We don't just need a new mindset towards audio quality, we also need a new pricing model and a new retail experience. I'm not going to pay music companies again for the same music on another format (I already did that up to a point with the vinyl to CD transition). I'm also no longer convinced by the idea that all music should be parity priced.

 

But, the shopping model also needs to change. It is still easier, faster and more pleasant for me to go to a local music store than to buy online. I also tend to end up with more new and unexpected purchases, which is a joy of buying music. Maybe that's because I actually like talking to people who sell music (or am lucky enough to have local retailers who employ knowledgeable staff).

 

As long as there is a one price fits all approach and music is sold like frozen chicken don't expect a higher quality format to flourish.

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Earlier this year, there was a quite amusing article written in Sound On Sound magazine, where the topic was how most music is delivered/enjoyed. It's an interesting, perhaps eye-opening read given that us musicians/engineers/producers etc. are very close to the game and are seemingly the only ones concerned with bit depth, sample rate and indeed sound quality.

 

Granted the article is tongue-in-cheek, but it can also serve as a vehicle for perspective as to why we're the only ones that care.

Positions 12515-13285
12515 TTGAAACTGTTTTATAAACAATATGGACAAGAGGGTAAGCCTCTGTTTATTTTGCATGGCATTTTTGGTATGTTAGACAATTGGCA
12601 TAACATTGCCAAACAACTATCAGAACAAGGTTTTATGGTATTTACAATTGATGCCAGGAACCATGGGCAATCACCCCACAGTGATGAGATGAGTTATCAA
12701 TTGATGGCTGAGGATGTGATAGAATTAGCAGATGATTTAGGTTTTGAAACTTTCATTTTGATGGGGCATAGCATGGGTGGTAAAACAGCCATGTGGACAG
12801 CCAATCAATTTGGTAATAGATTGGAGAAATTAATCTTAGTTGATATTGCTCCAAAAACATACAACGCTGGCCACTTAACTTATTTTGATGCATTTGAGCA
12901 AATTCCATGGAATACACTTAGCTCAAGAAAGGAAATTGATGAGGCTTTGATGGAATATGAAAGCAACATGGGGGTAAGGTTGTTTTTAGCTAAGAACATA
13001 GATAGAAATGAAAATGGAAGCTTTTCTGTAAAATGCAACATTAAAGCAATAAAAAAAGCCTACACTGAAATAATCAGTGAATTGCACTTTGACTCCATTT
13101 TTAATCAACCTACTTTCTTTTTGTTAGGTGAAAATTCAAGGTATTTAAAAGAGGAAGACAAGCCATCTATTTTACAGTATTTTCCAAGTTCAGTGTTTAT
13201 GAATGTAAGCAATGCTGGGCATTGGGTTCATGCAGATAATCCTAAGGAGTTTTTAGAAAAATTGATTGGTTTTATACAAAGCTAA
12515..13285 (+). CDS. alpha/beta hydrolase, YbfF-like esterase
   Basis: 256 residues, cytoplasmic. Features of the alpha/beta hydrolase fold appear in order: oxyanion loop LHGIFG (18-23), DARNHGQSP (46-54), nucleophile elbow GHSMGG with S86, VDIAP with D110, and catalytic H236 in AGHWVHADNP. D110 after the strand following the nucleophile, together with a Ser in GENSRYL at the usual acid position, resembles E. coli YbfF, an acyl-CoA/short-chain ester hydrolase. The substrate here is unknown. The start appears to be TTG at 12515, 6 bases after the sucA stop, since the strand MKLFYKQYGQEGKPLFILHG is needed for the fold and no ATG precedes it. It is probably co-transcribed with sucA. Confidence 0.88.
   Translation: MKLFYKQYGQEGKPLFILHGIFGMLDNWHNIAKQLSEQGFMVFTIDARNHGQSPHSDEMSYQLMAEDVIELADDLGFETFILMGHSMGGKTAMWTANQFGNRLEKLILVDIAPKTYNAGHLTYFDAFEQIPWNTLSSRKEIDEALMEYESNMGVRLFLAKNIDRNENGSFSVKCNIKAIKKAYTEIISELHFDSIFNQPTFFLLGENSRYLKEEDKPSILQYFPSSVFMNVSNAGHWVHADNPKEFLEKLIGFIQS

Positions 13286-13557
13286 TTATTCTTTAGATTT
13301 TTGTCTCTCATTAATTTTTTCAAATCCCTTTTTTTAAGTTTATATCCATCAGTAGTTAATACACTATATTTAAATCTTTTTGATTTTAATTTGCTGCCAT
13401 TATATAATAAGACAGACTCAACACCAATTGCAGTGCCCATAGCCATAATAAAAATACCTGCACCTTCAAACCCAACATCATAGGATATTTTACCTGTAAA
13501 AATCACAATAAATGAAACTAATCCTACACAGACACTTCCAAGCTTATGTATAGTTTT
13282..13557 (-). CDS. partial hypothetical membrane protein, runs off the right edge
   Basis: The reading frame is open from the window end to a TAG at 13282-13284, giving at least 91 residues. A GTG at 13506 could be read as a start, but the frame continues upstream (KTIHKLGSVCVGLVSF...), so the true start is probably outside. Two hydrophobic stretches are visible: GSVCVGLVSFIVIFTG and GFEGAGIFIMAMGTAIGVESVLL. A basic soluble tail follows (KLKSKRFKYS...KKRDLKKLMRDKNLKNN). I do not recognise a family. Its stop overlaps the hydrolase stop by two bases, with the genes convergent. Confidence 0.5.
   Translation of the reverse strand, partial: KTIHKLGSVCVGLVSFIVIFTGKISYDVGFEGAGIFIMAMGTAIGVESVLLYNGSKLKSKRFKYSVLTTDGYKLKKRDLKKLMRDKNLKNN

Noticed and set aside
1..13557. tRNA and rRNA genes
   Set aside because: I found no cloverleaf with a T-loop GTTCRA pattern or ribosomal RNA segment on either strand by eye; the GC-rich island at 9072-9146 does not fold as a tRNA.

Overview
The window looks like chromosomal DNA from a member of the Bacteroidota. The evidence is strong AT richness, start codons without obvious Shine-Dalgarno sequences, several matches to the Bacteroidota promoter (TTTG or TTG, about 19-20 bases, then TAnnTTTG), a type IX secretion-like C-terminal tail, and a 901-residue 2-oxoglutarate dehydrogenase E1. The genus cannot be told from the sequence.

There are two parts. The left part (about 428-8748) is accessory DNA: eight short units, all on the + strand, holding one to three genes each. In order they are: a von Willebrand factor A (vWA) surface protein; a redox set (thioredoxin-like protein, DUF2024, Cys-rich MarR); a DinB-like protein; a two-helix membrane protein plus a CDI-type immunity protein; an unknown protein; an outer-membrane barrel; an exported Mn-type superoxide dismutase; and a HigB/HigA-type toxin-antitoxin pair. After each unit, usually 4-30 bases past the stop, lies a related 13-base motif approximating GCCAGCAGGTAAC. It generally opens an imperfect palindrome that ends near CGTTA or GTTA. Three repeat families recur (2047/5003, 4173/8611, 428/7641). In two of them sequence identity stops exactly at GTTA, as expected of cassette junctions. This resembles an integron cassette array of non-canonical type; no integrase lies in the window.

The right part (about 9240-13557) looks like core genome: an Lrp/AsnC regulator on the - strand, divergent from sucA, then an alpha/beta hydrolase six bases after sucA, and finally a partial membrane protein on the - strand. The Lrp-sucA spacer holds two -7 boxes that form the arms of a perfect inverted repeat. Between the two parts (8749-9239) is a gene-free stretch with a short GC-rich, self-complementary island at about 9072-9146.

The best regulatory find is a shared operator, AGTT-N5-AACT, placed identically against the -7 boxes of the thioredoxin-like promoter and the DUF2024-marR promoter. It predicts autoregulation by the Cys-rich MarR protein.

I thought it was funny, anyway. Here's the link: http://www.soundonsound.com/sos/mar08/articles/soundingoff_0308.htm

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Well, it doesn't matter what any of us think. It's manufacturing and distribution that will decide on any new format. Much like in the 80's when Sony and Philips decided to ram 44k 16bit cd's down our throats when all the digital audio production standards at the time were 48k.

 

It's the "gatekeeper" syndrome. But as labels and manufacturers play less and less of a role in how we purchase music, they lose their gatekeeper status. This means we could see all kinds of viable choices springing up. Especially if online distribution becomes the absolute norm. I could easily see boutique publishers offering 96k 24 bit stereo music at a premium price. If the market sucks it up, then it becomes a norm.

 

But be careful how you use the term "standard". In the production world we have standards. In the music retail world, there's only accepted practice based on the lowest common denominator of what the market will bear.

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  • 10 months later...
the "Standard" for HD-Audio is still DVD-A (24/192 stereo or 24/96 5.1) but no one listens to it